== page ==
Workers aren’t benefiting from record U.S. corporate profits
In 2021, U.S. corporate profits rose to their highest level ever. One would think that would be great news for the employees of those companies.
One would think.
The reality, however, is that workers haven’t necessarily benefited from the boom in profits. In fact, a closer look at how corporations and workers benefited suggests that the narrative of surging labor power and strong, sticky wage growth may be overblown. Why?
First, real wages (that is, adjusted for inflation) are deeply negative thanks to surging inflation, and in any case, these wage gains (and high turnover levels) are concentrated in sectors that are experiencing acute labor shortages, namely leisure and hospitality.
But not only have nominal wages been flattened by rising prices, but employee compensation as a share of corporate profits has retreated to prepandemic levels. The latest data of employee compensation as a share of our broadest measure of U.S. profits came in at 57.8%—lower than 2019 levels. The significant (albeit fleeting) rise in this ratio during the pandemic signals that corporations have done everything in their power to make sure that profits being passed to their workers aren't permanent, regardless of the tightness of the labor market. Whether it be signing bonuses, special “one-time” bonuses, or added perks, it’s clear that these measures are transitory in nature.
While the employment picture in the United States remains strong, policy tightening could prove to be a headwind and will be critical to watch as cracks in the unemployment picture could translate into cracks in the U.S. consumer, the largest driver of GDP. Additionally, this data corroborates one of our key ESG themes around the rise of populism and widening inequality.
Inventories: different sectors, very different stories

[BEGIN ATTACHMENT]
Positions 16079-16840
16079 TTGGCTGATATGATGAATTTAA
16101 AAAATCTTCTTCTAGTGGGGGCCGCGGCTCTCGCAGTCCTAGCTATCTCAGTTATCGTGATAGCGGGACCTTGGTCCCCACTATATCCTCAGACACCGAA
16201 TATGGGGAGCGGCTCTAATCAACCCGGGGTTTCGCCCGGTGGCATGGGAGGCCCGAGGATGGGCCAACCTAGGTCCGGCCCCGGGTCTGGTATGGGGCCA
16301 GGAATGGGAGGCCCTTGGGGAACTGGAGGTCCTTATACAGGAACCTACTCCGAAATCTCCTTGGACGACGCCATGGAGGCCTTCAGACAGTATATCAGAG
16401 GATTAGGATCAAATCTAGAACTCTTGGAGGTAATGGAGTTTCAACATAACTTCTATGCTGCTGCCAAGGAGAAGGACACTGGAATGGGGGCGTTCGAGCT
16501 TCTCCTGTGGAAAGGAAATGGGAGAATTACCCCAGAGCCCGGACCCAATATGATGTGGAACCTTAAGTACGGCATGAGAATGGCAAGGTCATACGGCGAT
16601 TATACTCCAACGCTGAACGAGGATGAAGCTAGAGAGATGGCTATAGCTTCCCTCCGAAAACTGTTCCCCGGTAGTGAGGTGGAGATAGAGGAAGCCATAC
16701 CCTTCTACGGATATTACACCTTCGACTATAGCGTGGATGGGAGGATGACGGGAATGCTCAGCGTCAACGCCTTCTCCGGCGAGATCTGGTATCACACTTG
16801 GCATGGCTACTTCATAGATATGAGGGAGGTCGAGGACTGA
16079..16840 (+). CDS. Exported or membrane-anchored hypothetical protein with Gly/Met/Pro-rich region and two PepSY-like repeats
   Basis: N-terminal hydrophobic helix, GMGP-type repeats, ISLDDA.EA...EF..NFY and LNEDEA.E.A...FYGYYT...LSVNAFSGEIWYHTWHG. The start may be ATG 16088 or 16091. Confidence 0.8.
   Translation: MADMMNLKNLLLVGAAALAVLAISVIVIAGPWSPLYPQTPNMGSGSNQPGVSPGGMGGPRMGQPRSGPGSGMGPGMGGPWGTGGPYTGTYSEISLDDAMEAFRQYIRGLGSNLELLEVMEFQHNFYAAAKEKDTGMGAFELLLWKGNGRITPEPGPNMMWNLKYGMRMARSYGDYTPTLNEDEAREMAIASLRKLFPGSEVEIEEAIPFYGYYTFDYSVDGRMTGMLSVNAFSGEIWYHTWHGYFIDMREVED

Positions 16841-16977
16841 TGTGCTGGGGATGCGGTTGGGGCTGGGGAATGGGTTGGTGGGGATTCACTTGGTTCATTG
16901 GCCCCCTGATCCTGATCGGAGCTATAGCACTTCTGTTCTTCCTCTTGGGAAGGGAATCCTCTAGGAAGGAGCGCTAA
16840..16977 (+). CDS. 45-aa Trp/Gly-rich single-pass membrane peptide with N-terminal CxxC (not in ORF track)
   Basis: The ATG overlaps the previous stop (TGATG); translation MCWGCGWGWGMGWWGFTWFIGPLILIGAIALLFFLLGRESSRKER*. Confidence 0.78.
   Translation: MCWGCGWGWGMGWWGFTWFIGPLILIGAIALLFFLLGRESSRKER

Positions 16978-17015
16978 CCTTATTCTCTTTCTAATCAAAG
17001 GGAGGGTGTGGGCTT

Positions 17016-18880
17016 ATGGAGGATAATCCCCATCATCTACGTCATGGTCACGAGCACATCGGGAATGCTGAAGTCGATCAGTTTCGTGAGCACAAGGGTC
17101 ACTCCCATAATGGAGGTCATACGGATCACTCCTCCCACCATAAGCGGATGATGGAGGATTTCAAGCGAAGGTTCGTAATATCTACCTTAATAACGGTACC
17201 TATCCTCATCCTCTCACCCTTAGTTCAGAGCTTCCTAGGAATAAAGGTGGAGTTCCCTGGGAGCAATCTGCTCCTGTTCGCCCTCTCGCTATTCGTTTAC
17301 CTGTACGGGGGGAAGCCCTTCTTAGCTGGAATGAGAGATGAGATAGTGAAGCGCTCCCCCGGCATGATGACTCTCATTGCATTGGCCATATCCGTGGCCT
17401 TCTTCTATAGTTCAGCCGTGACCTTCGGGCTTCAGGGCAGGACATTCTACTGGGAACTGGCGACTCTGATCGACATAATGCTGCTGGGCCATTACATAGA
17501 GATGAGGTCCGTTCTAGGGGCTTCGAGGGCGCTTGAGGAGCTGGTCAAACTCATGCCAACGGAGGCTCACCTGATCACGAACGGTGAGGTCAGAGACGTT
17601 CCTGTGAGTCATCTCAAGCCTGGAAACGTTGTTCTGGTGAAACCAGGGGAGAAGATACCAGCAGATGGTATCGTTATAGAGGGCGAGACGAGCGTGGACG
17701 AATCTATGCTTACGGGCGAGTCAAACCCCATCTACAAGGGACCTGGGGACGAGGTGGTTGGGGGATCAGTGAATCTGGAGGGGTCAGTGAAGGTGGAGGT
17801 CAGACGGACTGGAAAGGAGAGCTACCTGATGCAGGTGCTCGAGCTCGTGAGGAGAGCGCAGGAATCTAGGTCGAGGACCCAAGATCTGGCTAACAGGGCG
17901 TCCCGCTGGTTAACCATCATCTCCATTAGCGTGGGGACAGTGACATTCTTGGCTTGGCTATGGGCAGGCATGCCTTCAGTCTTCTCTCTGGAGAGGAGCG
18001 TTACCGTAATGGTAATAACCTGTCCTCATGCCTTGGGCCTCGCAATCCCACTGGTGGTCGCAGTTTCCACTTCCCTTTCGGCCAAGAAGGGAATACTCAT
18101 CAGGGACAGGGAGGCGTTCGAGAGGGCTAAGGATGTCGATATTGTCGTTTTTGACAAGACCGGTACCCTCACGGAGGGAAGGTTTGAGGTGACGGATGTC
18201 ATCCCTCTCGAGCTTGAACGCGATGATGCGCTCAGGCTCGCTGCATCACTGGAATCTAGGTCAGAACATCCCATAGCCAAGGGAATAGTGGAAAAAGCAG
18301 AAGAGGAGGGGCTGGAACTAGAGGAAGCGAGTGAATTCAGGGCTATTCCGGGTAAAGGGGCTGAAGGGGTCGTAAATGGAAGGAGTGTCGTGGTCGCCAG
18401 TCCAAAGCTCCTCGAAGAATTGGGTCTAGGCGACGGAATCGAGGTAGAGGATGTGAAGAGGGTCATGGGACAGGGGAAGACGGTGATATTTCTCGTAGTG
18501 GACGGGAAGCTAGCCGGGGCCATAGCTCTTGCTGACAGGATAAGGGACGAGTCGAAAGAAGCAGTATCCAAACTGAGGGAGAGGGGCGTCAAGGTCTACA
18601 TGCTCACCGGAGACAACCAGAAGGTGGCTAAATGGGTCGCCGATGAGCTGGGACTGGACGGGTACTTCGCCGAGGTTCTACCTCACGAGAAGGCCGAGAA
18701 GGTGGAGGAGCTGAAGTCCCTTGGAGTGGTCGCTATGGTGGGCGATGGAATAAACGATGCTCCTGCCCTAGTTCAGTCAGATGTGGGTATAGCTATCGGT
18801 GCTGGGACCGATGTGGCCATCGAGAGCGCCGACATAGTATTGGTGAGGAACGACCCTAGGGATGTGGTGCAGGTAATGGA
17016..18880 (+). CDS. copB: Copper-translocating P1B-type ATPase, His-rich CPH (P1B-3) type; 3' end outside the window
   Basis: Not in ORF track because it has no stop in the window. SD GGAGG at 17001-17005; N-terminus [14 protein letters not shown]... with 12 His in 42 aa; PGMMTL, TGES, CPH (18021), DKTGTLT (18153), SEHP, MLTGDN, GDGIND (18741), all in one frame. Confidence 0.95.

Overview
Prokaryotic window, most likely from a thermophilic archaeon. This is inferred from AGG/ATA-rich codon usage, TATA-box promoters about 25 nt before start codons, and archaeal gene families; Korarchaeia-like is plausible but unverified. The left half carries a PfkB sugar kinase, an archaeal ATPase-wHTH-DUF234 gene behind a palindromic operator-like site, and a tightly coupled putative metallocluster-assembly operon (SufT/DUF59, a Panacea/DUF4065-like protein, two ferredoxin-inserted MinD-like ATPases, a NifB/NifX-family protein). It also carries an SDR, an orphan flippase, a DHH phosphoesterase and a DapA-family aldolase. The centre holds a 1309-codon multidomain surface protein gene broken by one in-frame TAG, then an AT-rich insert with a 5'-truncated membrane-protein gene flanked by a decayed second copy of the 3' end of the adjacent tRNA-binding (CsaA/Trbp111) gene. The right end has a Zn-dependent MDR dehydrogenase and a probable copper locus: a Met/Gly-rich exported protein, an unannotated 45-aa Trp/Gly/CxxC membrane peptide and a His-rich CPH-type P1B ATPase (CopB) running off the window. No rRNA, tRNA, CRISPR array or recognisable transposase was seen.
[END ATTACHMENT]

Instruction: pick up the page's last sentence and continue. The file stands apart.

Media and market narratives have certainly reminded us that supply shortages due to a lack of inventories have been a pain point for consumers and as a consequence, the economy. But while overall U.S. inventories don’t look that different from traditional cycles at this stage, and in fact would suggest a further rebuild is required, a closer look at certain sectors reveals that extremes in different industries are causing the aggregate (and headline) figure to balance out, painting a more moderate view.
At this stage, the drag on inventories is clearly coming from cars, where inventory levels recently hit their lowest in a decade. This shouldn’t be shocking to anyone in the market for a car as wait times for new cars, surging prices for used cars, and difficulty finding replacement parts for repairs are a nuisance; however, a look at other key sectors shows a completely different picture, with general merchandise stores, building material providers, and furniture and appliance stores all showing alarming buildups recently.
It’s important to note that a common factor linking these sectors is that they're typically sensitive to interest-rate movements, which have moved aggressively higher these last few months. Consequently, we remain vigilant for signs of cooling demand just as inventories are climbing rapidly higher—this could lead to slowing production and a downside shock to the broader macro picture (though it could provide a reprieve on inflation as well).
Sentiment in Germany may mean tough times ahead in Europe
Germany’s latest ZEW release (a measure of economic sentiment in the country) has confirmed that the medium-term balance of risk for growth in Europe remains skewed to the downside. The survey is an important barometer for European macro as the expectation’s subcomponent has historically offered critical insight into the outlook for German industrial production with a lead time of about a year. As it stands, this expectation's subcomponent is at levels last seen in the depths of COVID-19 in 2020 as well as levels that correspond to the European debt crisis and the Global Financial Crisis. As such, we're expecting low—if not contractionary—levels of growth in Europe in the coming quarters.
Downside risks to European growth are the result of two factors: the energy price shock driven by the war in Ukraine and ongoing growth challenges related to China’s zero COVID-19 policy. We’re doubtful that either of these two factors are likely to shift positively in the near term as Russia appears to be preparing for an extended offensive in Ukraine while China doubles down on restrictions to stem the growth of infections.
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